Here are my questions.
- Is there a structural anomaly in my foot that could only be fixed by surgery? No.
- Do I need special-made orthotics? Let's try the home-made solution first.
- Can I make my own inserts like the ones the podiatrist made for the boot? Yes.
Check my feet after an hour of biking to be sure the wound has not recurred.
- Should I use a pumice stone to clear away dead skin? Sure. Be careful.
- Do I need the crutches or the boot? No. I returned the crutches to Ann Naumann at Physical Therapy. She had replied to my post on GMBC-L in about 5 minutes with the offer of her crutches.
No barefoot walking.
Modify the Spenco insoles with a relief hole located by inking around the wound and stepping on the insole directly in the proposed shoe so it is properly located. That worked well. But when I hauled out some old New Balance 998s that had been in the closet, the outer sole separated from the body in a way that left granulated foam so that it was impossible to glue the sole back on. I looked on the New Balance site and found a lifetime replacement policy. I emailed this photo. We shall see.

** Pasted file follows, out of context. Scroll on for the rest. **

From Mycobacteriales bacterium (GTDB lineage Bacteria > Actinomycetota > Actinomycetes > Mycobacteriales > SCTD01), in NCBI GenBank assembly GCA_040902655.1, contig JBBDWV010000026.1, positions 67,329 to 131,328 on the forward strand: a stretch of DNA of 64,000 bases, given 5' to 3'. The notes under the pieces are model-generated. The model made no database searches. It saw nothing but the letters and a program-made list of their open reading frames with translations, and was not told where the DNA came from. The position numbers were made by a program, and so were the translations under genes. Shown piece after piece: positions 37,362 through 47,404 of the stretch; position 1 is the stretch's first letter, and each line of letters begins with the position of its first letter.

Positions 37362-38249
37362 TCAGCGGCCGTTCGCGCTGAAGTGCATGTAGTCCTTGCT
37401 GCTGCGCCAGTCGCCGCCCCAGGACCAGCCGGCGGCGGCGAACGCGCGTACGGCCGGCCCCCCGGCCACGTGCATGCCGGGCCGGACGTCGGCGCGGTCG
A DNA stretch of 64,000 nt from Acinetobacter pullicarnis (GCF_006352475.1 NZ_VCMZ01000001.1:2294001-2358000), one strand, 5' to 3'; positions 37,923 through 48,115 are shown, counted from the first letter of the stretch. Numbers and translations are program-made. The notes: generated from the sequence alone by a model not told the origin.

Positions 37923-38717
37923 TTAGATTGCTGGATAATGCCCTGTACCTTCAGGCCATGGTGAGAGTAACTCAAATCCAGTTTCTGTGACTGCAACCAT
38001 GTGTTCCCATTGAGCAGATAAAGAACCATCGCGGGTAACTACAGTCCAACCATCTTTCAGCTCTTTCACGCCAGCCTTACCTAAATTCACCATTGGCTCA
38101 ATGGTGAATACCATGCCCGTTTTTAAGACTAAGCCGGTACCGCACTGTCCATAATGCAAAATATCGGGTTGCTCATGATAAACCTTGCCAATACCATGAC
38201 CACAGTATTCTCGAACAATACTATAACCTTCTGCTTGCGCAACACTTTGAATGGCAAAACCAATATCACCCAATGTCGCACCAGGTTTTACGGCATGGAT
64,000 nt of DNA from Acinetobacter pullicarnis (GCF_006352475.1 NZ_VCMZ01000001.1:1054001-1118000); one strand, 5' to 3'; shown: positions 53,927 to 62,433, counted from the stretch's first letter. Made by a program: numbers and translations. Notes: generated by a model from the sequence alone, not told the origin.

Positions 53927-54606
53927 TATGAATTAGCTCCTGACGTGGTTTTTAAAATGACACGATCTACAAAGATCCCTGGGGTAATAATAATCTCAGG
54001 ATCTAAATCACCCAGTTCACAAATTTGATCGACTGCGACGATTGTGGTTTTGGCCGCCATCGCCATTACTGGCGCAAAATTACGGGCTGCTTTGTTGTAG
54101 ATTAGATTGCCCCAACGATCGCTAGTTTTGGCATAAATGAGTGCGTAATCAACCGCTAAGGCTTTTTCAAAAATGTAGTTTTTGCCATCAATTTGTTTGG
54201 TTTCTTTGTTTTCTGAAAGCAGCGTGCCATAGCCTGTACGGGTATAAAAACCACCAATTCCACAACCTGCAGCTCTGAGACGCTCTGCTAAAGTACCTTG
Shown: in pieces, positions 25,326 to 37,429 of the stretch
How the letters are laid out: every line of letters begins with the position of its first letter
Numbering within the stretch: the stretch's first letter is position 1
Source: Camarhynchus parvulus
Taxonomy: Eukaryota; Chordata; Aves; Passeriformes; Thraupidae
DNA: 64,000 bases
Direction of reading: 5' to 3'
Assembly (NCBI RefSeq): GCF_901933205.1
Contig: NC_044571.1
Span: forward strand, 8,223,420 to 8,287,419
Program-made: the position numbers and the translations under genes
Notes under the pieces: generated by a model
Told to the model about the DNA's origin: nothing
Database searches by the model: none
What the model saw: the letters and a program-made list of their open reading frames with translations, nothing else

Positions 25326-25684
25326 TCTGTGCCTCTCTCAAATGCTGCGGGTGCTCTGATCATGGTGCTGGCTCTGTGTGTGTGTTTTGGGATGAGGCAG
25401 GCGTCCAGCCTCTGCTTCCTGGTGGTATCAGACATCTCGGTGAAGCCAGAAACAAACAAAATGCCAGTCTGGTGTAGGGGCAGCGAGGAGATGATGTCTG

Linda and I took our traditional walk around the neighborhood for the first time since the heart attack in December. That felt good.
Since then I have taken a couple of bike rides. One effect of the meds is that my hands stay cold after an half-hour riding, even if the air temp is in the 50s. But it feels right to be on the bike in time for Bike Month in May.